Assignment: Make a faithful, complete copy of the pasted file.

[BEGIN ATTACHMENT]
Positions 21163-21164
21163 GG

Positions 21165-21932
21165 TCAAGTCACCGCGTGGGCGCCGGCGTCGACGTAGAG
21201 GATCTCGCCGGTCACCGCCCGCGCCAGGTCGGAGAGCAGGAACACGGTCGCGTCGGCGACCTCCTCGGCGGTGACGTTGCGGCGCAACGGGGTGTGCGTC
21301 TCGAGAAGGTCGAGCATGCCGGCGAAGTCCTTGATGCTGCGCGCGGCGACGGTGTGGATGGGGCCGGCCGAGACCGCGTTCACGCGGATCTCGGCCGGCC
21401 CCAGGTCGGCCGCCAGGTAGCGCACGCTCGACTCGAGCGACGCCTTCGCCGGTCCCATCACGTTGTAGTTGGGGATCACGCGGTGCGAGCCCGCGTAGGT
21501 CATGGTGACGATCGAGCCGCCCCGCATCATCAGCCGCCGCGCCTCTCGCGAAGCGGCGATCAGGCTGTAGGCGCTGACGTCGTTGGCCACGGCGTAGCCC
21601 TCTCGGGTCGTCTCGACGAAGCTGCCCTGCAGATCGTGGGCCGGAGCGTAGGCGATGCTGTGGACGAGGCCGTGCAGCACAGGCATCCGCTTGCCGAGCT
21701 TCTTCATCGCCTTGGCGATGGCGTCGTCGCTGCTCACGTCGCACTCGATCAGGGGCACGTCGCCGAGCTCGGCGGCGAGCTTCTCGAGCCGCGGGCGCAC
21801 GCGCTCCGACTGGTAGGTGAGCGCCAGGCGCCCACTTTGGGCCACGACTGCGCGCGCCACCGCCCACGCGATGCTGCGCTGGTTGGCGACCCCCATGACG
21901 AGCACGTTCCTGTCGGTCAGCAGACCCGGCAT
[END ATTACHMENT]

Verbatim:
Positions 21163-21164
21163 GG

Positions 21165-21932
21165 TCAAGTCACCGCGTGGGCGCCGGCGTCGACGTAGAG
21201 GATCTCGCCGGTCACCGCCCGCGCCAGGTCGGAGAGCAGGAACACGGTCGCGTCGGCGACCTCCTCGGCGGTGACGTTGCGGCGCAACGGGGTGTGCGTC
21301 TCGAGAAGGTCGAGCATGCCGGCGAAGTCCTTGATGCTGCGCGCGGCGACGGTGTGGATGGGGCCGGCCGAGACCGCGTTCACGCGGATCTCGGCCGGCC
21401 CCAGGTCGGCCGCCAGGTAGCGCACGCTCGACTCGAGCGACGCCTTCGCCGGTCCCATCACGTTGTAGTTGGGGATCACGCGGTGCGAGCCCGCGTAGGT
21501 CATGGTGACGATCGAGCCGCCCCGCATCATCAGCCGCCGCGCCTCTCGCGAAGCGGCGATCAGGCTGTAGGCGCTGACGTCGTTGGCCACGGCGTAGCCC
21601 TCTCGGGTCGTCTCGACGAAGCTGCCCTGCAGATCGTGGGCCGGAGCGTAGGCGATGCTGTGGACGAGGCCGTGCAGCACAGGCATCCGCTTGCCGAGCT
21701 TCTTCATCGCCTTGGCGATGGCGTCGTCGCTGCTCACGTCGCACTCGATCAGGGGCACGTCGCCGAGCTCGGCGGCGAGCTTCTCGAGCCGCGGGCGCAC
21801 GCGCTCCGACTGGTAGGTGAGCGCCAGGCGCCCACTTTGGGCCACGACTGCGCGCGCCACCGCCCACGCGATGCTGCGCTGGTTGGCGACCCCCATGACG
21901 AGCACGTTCCTGTCGGTCAGCAGACCCGGCAT